“The Mists rule the night.
The Lord Ruler owns the world.
For a thousand years, the ash fell and no flowers bloomed. For a thousand years, the Skaa slaved in misery and lived in fear. For a thousand years, the Lord Ruler reigned with absolute power and ultimate terror, divinely invincible. Every attempted revolt has failed miserably.
Yet somehow, hope survives. A new kind of uprising is being planned, one that depends on the cunning of a brilliant criminal mastermind and the courage of an unlikely heroine, a Skaa street urchin, who must learn to master Allomancy, the power of a Mistborn.”
About the Book
The Final Empire (published in 2006) is the first book of the Mistborn series, and was the second of Brandon Sanderson’s novels.
Author: Brandon Sanderson
Publisher: Gollancz (2006)
The Final Empire on Goodreads
The Mistborn series is set in a world called Scadrial, where ash rains from the sky, and the oppressed Skaa people toil in the fields for their feudal masters. In turn, these noblemen are carefully watched by the Lord Ruler’s other servants; the obligators and the terrifying Steel Inquisitors. It’s a rich world, explored from the lairs of petty thieves and the nobles’ lavish balls to the secret lives of the Allomancers, out in the nightly mists.
I think it was the magic system that really got me hooked. Some people are gifted with the ability to burn ingested metals with various effects. Burning pewter enhances physical abilities, granting increased strength and balance, while burning brass can soothe others’ emotions and make them more likely to do as the Allomancer asks. Most Allomancers can only burn one of the eight basic metals, but the rare Mistborn can burn all of them, as well as a few others. At first I had to slow down to get my head around everything as characters pulled and pushed on metals (by burning iron and steel respectively) to fly through the air, but once I got the hang of it the action was incredible, and each confrontation between Allomancers become a tense battle of wits.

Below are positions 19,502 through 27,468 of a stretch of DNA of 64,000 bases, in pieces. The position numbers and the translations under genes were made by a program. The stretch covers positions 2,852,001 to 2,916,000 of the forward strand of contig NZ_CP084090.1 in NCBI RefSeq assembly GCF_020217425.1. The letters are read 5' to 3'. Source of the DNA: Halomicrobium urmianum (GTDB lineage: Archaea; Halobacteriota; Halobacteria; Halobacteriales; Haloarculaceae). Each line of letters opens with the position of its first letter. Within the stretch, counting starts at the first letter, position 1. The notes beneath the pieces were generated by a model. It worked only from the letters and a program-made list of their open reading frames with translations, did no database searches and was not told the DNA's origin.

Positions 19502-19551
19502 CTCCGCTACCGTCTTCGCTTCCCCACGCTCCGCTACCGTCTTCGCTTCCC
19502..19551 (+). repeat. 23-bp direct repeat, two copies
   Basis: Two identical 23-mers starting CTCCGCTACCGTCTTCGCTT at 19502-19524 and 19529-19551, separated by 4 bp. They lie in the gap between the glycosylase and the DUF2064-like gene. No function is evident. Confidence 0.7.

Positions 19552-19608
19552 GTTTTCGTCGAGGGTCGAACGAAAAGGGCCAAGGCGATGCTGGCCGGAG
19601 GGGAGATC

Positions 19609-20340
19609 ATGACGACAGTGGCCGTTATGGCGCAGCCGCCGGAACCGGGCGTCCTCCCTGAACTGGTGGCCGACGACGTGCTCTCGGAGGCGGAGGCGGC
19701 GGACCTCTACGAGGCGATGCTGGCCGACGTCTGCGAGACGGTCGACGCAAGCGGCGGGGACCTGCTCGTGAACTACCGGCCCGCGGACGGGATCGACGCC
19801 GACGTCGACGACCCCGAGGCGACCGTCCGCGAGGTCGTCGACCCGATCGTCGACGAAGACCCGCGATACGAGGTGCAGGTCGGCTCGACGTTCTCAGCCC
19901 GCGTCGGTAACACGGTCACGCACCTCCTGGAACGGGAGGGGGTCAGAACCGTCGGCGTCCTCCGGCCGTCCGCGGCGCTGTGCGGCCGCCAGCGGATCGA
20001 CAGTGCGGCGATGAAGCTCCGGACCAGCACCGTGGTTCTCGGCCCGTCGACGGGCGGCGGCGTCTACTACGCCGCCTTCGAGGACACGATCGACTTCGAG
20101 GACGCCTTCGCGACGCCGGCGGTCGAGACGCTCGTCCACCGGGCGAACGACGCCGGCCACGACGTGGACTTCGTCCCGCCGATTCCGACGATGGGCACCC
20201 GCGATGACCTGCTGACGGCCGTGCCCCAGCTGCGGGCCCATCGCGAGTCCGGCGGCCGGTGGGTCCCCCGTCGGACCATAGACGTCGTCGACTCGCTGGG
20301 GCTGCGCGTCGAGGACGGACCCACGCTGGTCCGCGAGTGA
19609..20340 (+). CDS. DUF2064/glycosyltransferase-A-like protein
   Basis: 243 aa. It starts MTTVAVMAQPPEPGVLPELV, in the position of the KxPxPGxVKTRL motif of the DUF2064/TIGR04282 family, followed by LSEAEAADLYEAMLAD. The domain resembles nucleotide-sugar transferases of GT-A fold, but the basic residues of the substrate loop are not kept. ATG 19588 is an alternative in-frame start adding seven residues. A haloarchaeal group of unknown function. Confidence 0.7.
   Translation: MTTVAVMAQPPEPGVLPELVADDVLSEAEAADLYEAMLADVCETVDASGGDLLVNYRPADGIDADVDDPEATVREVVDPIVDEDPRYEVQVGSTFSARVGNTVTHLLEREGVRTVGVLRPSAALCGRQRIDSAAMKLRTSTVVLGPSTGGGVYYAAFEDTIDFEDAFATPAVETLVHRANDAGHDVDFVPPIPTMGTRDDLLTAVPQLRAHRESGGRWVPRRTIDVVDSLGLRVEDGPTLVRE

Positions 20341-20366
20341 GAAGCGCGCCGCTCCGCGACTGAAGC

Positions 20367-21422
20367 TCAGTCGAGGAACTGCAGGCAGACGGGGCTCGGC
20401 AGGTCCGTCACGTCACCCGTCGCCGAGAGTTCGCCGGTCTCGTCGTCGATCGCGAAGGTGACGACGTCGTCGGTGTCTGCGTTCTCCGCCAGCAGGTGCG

On top of all this, Sanderson takes care to think about how everything he introduces affects his entire world. Allomancy has an effect on politics, and atium in particular (the most powerful of metals) is tied to the empire’s economy.
Of course no book is perfect, there were a couple of things that I’d have liked to be different. A romantic subplot is a little rushed, and it’s all written in modern American English (Sanderson’s stance is that it’s all translated from a fantasy language, so this makes perfect sense – fair point, but I quite enjoy the fancifulness of old fashioned English), but I still thoroughly enjoyed the story, and I was probably very lucky that I didn’t once miss my bus stop despite being very much absorbed in the world of Scadrial. The Final Empire has to be one of my favourite books, and I’d definitely recommend it to anyone with even the vaguest of interests in fantasy.